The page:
The story behind four magnificent ancient Greek gold signet rings is finally coming to light. One year after they were found in the grave of a Bronze Age Greek warrior, the rings are now taking center stage for both their craftsmanship and the tales that accompany their designs. The researchers studying the artifacts say that they are some of the best examples of Mycenaean-Minoan cultural transfer and early Greek society.
EurekAlert! reports that the rings were crafted with multiple sheets of gold by a highly skilled person. The researchers were astounded by the individual’s abilities in making the rings. As Shari Stocker, co-discoverer of the tomb and a senior research associate in the University of Cincinnati's Department of Classics, said, “They're carving these before the microscope and electric tools. This is exquisite workmanship for something so tiny and old and really shows the skill of Minoan craftsmen.”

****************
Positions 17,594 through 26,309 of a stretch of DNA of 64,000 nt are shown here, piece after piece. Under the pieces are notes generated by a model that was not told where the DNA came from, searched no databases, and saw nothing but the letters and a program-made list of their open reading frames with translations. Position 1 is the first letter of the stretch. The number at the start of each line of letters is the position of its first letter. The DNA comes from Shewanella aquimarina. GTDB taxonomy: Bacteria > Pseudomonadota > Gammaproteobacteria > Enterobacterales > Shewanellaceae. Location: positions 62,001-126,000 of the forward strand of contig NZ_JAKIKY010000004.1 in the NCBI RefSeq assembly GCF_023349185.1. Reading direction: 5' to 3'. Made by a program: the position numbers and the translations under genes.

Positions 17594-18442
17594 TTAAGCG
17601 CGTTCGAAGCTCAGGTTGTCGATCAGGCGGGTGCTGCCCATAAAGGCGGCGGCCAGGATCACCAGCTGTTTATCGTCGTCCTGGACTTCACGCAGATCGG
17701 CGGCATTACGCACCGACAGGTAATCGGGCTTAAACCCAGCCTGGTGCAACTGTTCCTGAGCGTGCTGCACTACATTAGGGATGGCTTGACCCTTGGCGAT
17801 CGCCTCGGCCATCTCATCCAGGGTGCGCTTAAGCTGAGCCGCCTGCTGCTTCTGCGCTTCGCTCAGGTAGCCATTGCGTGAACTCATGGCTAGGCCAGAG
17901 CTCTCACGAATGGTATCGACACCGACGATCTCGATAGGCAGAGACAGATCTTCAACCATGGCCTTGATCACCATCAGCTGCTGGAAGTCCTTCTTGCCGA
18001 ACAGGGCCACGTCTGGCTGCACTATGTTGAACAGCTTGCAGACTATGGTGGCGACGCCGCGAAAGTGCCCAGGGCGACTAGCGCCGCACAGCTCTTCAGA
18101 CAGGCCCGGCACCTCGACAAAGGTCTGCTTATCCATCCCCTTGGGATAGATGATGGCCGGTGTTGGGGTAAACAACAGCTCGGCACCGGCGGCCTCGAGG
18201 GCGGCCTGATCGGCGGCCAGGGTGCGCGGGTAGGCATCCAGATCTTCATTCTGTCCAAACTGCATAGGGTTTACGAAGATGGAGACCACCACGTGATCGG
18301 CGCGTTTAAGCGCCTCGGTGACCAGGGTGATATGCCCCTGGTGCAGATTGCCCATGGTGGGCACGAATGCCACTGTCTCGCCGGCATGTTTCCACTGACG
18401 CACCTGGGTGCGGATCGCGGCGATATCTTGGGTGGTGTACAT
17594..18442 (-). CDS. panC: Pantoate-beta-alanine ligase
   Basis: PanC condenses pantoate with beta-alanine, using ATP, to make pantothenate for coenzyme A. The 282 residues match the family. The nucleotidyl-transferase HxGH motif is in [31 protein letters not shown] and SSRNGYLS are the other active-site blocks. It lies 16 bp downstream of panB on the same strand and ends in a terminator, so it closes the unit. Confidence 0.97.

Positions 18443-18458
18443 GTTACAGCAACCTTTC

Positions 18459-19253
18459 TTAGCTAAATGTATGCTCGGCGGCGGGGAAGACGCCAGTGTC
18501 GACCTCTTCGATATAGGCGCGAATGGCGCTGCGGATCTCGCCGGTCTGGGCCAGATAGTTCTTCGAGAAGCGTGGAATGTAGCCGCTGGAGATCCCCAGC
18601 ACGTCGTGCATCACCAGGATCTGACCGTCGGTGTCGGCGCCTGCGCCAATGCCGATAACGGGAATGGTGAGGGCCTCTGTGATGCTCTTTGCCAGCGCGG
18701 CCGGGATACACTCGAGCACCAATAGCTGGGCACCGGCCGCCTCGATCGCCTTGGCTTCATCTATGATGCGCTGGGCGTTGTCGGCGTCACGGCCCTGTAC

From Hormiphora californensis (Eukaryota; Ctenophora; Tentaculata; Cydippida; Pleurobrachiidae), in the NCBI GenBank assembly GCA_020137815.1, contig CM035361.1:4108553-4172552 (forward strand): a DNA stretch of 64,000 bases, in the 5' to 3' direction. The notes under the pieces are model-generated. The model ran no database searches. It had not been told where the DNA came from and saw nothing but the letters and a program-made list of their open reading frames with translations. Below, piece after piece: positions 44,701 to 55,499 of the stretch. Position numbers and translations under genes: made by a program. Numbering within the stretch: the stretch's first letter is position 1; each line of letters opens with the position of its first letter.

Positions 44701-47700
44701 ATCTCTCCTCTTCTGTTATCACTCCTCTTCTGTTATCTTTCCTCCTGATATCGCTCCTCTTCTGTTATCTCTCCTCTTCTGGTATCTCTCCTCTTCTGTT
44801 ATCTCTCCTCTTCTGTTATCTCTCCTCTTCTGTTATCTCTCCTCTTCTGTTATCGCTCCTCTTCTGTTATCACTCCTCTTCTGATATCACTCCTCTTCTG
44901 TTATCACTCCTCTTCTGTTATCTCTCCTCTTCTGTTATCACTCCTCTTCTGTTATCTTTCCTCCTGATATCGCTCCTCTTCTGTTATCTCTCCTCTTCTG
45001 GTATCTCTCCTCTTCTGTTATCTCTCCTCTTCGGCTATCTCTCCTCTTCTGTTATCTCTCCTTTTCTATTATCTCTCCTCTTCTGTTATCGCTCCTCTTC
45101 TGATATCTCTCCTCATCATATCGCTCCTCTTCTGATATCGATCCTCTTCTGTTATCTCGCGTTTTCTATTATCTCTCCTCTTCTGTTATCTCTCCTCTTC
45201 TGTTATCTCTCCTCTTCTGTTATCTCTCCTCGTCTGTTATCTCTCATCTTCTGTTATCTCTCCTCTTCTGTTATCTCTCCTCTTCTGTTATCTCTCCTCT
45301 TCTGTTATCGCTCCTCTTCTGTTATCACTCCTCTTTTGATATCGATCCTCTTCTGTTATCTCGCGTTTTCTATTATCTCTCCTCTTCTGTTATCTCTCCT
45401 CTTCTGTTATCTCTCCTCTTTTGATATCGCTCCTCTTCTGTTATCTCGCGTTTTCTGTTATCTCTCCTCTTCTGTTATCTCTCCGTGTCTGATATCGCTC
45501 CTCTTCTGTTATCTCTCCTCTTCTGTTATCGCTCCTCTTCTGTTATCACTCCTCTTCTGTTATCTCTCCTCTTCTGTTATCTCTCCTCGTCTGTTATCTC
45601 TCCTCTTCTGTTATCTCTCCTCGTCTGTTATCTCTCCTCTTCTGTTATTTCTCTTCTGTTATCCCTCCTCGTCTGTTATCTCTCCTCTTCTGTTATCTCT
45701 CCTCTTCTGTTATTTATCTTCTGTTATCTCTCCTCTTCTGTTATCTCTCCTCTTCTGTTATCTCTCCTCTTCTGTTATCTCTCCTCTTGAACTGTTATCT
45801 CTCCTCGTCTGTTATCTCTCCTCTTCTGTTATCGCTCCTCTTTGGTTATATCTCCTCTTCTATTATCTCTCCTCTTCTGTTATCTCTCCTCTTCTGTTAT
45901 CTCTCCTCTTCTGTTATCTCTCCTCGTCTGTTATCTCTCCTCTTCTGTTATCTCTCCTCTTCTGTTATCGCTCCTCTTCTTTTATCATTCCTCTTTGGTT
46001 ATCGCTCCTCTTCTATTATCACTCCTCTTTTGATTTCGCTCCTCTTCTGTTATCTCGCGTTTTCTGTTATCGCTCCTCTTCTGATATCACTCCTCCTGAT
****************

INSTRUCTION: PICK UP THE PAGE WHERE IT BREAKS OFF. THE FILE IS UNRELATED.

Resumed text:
The images depicted on the rings show highly detailed Minoan iconography. One ring depicts the iconic Minoan scene of leaping bull. Interestingly, the others all show female figures as the main characters. One of these is an image of a probable goddess holding a staff with two birds accompanying here on a mountain.
www.Ancient-Origins.net – Reconstructing the story of humanity’s past